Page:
It's downloaded probably because there is not Adobe Reader plug-in installed. In this case, IE (it doesn't matter which version) doesn't know how to render it, and it'll simply download the file (Chrome, for example, has its own embedded PDF renderer).
<iframe> is not best way to display a PDF (do not forget compatibility with mobile browsers, for example Safari). Some browsers will always open that file inside an external application (or in another browser window). Best and most compatible way I found is a little bit tricky but works on all browsers I tried (even pretty outdated):
Keep your <
iframe> but do not display a PDF inside it, it'll be filled with an HTML page that consists of an
<object> tag. Create an HTML wrapping page for your PDF, it should look like this:
<object data="your_url_to_pdf" type="application/pdf">
<embed src="your_url_to_pdf" type="application/pdf" />
Of course, you still need the appropriate plug-in installed in the browser. Also, look at this post if you need to support Safari on mobile devices.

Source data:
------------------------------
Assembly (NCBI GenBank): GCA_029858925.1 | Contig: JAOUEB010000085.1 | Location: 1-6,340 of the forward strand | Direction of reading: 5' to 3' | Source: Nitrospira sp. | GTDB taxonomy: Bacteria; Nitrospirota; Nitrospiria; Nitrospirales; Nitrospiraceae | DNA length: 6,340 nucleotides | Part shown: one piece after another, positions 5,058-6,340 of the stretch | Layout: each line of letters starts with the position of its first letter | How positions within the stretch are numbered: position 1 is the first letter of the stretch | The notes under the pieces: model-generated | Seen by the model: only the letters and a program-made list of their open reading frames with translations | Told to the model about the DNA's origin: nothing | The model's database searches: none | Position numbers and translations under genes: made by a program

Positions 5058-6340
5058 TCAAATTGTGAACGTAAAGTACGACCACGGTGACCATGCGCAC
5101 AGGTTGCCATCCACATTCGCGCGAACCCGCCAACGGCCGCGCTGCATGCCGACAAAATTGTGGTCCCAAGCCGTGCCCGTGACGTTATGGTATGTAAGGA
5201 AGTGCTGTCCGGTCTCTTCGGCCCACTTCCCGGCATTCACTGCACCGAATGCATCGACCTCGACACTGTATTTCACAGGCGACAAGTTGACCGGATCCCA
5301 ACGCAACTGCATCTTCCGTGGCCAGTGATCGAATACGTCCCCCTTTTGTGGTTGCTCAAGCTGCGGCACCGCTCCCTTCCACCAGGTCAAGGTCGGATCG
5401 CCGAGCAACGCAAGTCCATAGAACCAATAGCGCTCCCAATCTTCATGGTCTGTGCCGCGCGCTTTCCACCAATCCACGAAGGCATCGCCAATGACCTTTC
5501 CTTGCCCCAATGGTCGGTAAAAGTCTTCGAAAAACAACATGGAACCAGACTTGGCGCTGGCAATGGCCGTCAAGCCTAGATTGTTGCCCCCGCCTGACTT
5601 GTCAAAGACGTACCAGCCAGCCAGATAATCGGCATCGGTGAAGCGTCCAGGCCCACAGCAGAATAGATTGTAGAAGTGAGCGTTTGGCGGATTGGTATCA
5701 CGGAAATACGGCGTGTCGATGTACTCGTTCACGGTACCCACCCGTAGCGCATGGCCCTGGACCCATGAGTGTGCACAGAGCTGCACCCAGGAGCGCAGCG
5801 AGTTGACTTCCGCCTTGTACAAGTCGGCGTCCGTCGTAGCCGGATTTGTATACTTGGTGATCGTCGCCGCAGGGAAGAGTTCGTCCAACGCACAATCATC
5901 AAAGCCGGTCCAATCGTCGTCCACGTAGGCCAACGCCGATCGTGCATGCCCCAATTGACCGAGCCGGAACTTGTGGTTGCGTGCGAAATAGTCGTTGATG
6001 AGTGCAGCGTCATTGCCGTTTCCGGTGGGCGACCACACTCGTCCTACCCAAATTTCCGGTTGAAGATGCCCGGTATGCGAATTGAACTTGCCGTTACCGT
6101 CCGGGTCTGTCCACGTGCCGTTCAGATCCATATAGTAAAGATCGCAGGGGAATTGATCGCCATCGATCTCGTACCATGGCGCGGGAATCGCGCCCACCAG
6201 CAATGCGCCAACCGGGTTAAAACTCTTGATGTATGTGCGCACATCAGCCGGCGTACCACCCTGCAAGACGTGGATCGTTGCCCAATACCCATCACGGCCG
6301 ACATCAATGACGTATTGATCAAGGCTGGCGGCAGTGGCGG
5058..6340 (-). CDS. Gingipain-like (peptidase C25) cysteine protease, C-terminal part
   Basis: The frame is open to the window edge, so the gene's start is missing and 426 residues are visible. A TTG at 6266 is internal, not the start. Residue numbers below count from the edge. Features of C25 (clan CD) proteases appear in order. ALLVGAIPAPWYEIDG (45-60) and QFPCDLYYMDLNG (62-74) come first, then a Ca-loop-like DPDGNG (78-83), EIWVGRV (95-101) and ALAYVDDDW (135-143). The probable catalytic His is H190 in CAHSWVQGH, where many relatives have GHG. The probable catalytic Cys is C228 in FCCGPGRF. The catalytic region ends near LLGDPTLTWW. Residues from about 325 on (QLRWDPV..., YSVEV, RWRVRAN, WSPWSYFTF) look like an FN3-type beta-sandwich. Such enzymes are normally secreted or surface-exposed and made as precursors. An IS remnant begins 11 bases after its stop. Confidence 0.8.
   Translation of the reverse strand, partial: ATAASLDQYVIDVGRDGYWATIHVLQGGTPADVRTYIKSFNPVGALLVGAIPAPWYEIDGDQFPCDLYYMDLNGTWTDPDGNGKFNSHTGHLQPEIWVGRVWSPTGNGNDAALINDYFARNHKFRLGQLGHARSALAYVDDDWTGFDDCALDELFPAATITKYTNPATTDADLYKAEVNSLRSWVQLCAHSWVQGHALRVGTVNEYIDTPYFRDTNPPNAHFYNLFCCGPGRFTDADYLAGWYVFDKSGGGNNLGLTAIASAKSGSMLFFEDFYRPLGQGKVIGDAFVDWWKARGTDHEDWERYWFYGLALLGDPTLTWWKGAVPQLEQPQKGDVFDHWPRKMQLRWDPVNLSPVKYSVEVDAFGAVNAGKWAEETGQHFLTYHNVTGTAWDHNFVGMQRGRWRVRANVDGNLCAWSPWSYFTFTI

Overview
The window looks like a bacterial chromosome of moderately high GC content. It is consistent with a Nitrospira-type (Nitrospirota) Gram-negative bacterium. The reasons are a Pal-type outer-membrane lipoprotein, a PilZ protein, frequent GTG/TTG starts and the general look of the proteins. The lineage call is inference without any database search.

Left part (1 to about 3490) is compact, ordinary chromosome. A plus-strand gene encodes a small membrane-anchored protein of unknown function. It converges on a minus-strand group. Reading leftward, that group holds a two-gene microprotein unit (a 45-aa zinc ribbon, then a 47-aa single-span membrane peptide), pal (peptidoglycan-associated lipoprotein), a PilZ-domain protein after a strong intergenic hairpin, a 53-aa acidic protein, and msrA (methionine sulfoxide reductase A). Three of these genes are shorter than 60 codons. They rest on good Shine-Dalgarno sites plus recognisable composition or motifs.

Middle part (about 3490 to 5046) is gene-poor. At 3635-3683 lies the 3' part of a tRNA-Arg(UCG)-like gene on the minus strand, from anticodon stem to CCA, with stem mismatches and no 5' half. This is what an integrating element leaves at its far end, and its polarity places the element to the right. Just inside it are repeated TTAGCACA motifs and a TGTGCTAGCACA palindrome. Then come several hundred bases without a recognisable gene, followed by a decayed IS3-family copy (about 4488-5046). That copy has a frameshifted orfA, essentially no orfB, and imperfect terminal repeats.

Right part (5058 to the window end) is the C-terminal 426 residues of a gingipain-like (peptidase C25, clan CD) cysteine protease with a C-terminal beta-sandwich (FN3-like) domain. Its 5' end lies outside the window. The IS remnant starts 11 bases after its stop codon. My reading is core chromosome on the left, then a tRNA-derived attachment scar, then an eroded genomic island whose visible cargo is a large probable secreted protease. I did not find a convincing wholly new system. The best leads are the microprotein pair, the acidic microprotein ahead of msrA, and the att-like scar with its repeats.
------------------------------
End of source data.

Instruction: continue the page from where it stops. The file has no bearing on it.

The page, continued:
1st. Why nesting
<object>? You'll find the answer here on SO. Instead of a nested
<embed> tag, you may (should!) provide a custom message for your users (or a built-in viewer, see next paragraph). Nowadays,
<object> can be used without worries, and
<embed> is useless.
2nd. Why an HTML page? So you can provide a fallback if PDF viewer isn't supported. Internal viewer, plain HTML error messages/options, and so on...
It's tricky to check PDF support so that you may provide an alternate viewer for your customers, take a look at PDF.JS project; it's pretty good but rendering quality - for desktop browsers - isn't as good as a native PDF renderer (I didn't see any difference in mobile browsers because of screen size, I suppose).